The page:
PARTICIPATE IN A PROFITABLE
PEWTER MINIATURES ARE HOT
Many of our
customers, seeking to earn extra income now or
when they retire, have called asking what prices
they should charge for their painted miniatures?
We have told them it is impossible for us to
establish a selling price for their work as it
depends on how well they have been painted.
Now, here is an idea that doesn't require any
artistic talent and the profit potential is
excellent. It is Pewter! Pewter is a
great seller and requires only a modest
investment for the equipment and supplies.
You already have
most of the equipment necessary and the
knowledge required for producing professional
quality products which have widespread
popularity. With today's economic uncertainty,
starting a new business is risky and expensive.
Right under your nose exists an unequaled
opportunity to test a product line with minimal
exposure. You will find that creating saleable
pewter items is not difficult.
Generally, classic pewter is never painted, only
antiqued by oxidization so far less time is
spent finishing the figure. Just think
how quickly you can complete a Pewter chess set
when it does not have to be painted.
Steps to produce
quality Pewter products:
1. Prepare molds
as you have for lead-tin casting. If you haven't
cast before refer to our Casting Instructions
sheet and "Helpful Hints" booklet.
Remember most successful casting results are
obtained when the metal is allowed to continue
heating for about 25-30 minutes after it is has
melted. This is especially important if you are
not getting fully cast figures.
2. After casting
clean off flash with our flush cut gate cutter
and remove seam lines with a needle file. Clean
castings as described in Casting Instructions.
Correct any imperfections and assemble parts, if
necessary, using a temperature controlled
soldering iron with solder and flux or by gluing
3. Either dip the
figure or brush on the oxidizing agent for
several moments turning the casting black.
4. Rinse the
casting well in running water to prevent
5. Polish to a
satin finish with 4/0 steel wool or buff with
our red oxide polishing pads attached to a
Dremel power tool.
potential and you'll find that the investment
needed to get started is not excessive so the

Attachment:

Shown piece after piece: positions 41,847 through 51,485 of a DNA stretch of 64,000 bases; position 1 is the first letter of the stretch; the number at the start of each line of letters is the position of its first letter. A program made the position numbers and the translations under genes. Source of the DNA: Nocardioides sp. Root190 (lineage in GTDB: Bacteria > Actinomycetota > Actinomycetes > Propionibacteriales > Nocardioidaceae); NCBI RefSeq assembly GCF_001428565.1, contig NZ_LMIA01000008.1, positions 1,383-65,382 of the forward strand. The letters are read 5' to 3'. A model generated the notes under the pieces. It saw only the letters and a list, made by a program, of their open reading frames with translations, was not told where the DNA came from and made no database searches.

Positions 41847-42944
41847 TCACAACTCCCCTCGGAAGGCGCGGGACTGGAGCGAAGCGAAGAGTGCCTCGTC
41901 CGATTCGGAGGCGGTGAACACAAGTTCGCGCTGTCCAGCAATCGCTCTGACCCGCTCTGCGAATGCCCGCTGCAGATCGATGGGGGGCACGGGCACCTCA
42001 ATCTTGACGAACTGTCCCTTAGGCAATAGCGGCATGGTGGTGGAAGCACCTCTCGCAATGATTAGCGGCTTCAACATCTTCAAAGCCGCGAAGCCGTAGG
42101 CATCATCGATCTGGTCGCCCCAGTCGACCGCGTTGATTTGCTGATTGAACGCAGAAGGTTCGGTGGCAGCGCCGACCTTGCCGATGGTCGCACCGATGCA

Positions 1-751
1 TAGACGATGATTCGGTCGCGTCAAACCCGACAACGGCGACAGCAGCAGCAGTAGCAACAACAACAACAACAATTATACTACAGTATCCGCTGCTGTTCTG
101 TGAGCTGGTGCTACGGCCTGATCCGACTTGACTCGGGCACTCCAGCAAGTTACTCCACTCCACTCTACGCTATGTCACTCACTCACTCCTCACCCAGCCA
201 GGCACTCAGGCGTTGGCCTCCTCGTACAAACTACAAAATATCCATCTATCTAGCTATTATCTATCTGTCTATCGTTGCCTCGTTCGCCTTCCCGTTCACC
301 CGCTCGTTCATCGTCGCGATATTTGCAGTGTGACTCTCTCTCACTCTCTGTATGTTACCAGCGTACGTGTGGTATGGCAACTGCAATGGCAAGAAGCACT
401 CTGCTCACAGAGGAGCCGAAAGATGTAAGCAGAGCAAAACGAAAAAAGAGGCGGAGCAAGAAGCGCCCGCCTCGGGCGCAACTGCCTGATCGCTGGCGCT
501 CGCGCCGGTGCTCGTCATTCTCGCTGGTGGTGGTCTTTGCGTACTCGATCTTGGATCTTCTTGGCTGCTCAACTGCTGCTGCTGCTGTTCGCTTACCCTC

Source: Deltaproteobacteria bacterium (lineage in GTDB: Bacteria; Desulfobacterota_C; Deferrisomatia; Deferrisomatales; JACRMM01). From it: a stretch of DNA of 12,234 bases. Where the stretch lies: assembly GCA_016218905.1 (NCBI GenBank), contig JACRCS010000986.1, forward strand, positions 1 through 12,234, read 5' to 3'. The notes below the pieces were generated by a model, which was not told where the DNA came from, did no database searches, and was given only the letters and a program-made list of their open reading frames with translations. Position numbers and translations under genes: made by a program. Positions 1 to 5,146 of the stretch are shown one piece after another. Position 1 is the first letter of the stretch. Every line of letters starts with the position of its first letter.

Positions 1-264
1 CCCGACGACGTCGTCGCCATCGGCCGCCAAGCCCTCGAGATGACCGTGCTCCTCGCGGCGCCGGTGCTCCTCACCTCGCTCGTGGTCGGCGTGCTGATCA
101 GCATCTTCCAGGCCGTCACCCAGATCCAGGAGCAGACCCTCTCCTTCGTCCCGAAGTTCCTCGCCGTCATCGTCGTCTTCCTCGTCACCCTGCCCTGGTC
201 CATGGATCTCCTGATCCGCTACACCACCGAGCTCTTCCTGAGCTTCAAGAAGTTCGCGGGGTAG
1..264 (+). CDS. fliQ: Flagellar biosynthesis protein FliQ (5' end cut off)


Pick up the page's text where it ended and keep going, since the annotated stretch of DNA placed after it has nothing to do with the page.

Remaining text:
risk is minimal. You could easily participate in
this growing field of interest and we are
certain you will find it satisfying, potentially
profitable and simple.
Classic pewter is rarely painted but usually
only antiqued. This is done by dipping in an
oxidizing bath or brushing the oxidizer on the
casting. The longer the casting remains in
contact with the acid bath the darker the figure
will become, going from gray to black. Wear
protective gloves and use tongs or a hemostats
for dipping the castings into the oxide bath.
After using the oxide bath, you must rinse the
figure and any tools in running water to prevent
further oxidation or corrosion.
oxidizing bath is a mild acid solution so you
must use caution. It is not difficult to use but
read the instructions carefully and handle with
care. This is an adult hobby and these
materials must be kept away from children.
little practice with the oxidizing bath will
give you your desired results.
After the oxidation bath, final finishing is
done by buffing the casting with a very fine,
4/0 steel wool pad or a piece of cut oxide pad
for use with the Dremel Tool. Pewter can be
polished to a wonderful satin finish.
interesting and attractive decorating technique
can be obtained by using the power tool with the
flexible shaft and a bur to grind off small tips
of material on folds of clothing or edges. This
gives the shaved off sections a gem-like
appearance against the darker colored pewter.
hope the results you obtain by following the
above instructions will meet your expectations
and that you can enjoy many hours of enjoyment